Barclays fined £72.1 million by UK regulators

Lender failed to conduct proper checks on politically exposed, very rich clients

Barclays was fined £72.1 million by UK regulators for failing to fully probe a group of “politically exposed” ultra-high-net-worth clients tied to a transaction of £1.9 billion. Photo: Bloomberg

Barclays was fined £72.1 million by UK regulators for failing to fully probe a group of "politically exposed" ultra-high-net-worth clients tied to a transaction of £1.9 billion.

The lender executed the so-called elephant deal in 2011 and 2012 for a number of clients, the Financial Conduct Authority said in a statement on Thursday.

While the individuals should have been “subject to enhanced levels of due diligence and monitoring,” Barclays didn’t follow standard procedures, “preferring instead to take on the clients as quickly as possible” and generating £52.3 million in revenue, the FCA said, without disclosing the customers’ identity.

The latest fine tied to past misconduct comes as a blow to chairman John McFarlane who’s made a “high performance ethic” one of his three priorities as Barclays seeks to restore investor confidence and bolster earnings growth.


The London- based bank said on Oct. 29 that it doesn’t expect costs tied to past misconduct to drop anytime soon, when cutting a profitability target for 2016, partly because of higher redress charges.

"Barclays ignored its own process designed to safeguard against the risk of financial crime and overlooked obvious red flags to win new business and generate significant revenue," Mark Steward, the FCA's director of enforcement, said in the statement. "This is wholly unacceptable."

The fine is the largest that has ever been imposed by the FCA and its predecessor for failings tied to financial crime, according to the statement.

The transaction involved investments in notes backed by underlying warrants and third-party bonds, according to the statement. It was the largest of its kind that Barclays had executed for individuals, the FCA said.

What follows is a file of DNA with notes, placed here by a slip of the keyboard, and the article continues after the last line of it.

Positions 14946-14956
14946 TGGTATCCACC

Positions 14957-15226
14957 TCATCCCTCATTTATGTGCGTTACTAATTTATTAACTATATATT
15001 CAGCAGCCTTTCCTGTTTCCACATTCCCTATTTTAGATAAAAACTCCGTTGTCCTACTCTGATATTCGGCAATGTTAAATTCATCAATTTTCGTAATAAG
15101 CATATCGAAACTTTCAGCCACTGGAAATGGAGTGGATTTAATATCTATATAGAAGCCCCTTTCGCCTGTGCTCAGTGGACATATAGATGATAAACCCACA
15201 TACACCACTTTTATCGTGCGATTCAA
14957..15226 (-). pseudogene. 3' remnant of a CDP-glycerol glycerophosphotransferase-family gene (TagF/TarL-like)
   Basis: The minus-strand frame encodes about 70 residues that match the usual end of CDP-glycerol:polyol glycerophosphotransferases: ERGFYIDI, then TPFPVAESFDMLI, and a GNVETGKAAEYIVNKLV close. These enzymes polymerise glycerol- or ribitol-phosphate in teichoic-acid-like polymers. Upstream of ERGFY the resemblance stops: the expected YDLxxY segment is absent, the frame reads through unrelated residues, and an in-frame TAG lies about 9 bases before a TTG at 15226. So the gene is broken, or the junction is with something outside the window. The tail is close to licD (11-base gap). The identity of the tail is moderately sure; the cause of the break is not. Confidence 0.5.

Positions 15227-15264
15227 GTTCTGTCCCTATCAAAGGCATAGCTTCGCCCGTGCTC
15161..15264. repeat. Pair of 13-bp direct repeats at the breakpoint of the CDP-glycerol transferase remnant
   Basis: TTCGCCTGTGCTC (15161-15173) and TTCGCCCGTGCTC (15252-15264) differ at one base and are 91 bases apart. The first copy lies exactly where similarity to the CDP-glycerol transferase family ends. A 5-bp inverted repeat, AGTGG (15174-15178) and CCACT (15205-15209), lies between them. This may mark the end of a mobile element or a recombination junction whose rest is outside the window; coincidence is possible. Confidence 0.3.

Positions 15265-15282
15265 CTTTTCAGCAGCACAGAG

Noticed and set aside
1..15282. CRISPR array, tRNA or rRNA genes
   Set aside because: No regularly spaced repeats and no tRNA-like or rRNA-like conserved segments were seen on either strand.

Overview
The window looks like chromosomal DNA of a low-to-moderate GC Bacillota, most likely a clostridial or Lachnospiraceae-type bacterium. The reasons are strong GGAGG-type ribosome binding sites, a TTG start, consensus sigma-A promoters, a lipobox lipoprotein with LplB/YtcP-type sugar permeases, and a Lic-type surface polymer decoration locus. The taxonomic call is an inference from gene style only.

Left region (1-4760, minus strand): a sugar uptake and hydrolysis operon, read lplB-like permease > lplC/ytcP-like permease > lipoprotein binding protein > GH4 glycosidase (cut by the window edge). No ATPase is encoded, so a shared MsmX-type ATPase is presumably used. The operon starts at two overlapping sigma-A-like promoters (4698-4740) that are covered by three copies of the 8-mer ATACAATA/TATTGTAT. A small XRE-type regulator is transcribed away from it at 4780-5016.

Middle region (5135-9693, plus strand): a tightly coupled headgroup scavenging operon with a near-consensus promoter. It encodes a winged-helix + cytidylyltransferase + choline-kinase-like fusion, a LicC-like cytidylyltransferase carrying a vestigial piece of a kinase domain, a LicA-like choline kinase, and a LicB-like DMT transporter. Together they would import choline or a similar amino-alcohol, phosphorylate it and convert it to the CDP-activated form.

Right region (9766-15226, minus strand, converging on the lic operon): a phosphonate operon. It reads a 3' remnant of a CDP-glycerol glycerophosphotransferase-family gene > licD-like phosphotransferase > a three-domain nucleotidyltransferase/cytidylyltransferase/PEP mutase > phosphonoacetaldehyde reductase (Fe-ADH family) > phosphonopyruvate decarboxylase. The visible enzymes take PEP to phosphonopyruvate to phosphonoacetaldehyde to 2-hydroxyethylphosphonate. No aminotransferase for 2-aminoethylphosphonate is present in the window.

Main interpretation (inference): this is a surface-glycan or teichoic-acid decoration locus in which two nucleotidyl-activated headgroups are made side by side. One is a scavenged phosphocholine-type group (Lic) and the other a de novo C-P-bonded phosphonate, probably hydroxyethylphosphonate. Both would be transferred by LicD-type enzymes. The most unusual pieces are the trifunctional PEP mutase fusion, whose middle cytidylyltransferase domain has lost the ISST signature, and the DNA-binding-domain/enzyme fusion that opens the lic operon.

The bank’s officials didn’t properly scrutinize the source of the clients’ funds despite the higher risk of financial crime, the FCA said.

Managers failed to understand the crime risks involved and were concerned about how long approval of the deal would take, with one executive saying he wished to “race this through.” Barclays’ approach was to request information only if it was absolutely necessary and did not want to “irritate” the clients, the FCA said.

The managers working on the deal agreed to keep details of the transaction and the identities of the clients confidential, even from colleagues,according to the regulator.

If the executives revealed who the wealthy individuals were, they’d have to pay them 37.7 million pounds in compensation, it said.

“The FCA made no finding that Barclays facilitated any financial crime in relation to the transaction or the clients on whose behalf it was executed,” the lender said in a statement on Thursday.

“Barclays has cooperated fully with the FCA throughout and continues to apply significant resources and training to ensure compliance with all legal and regulatory requirements.”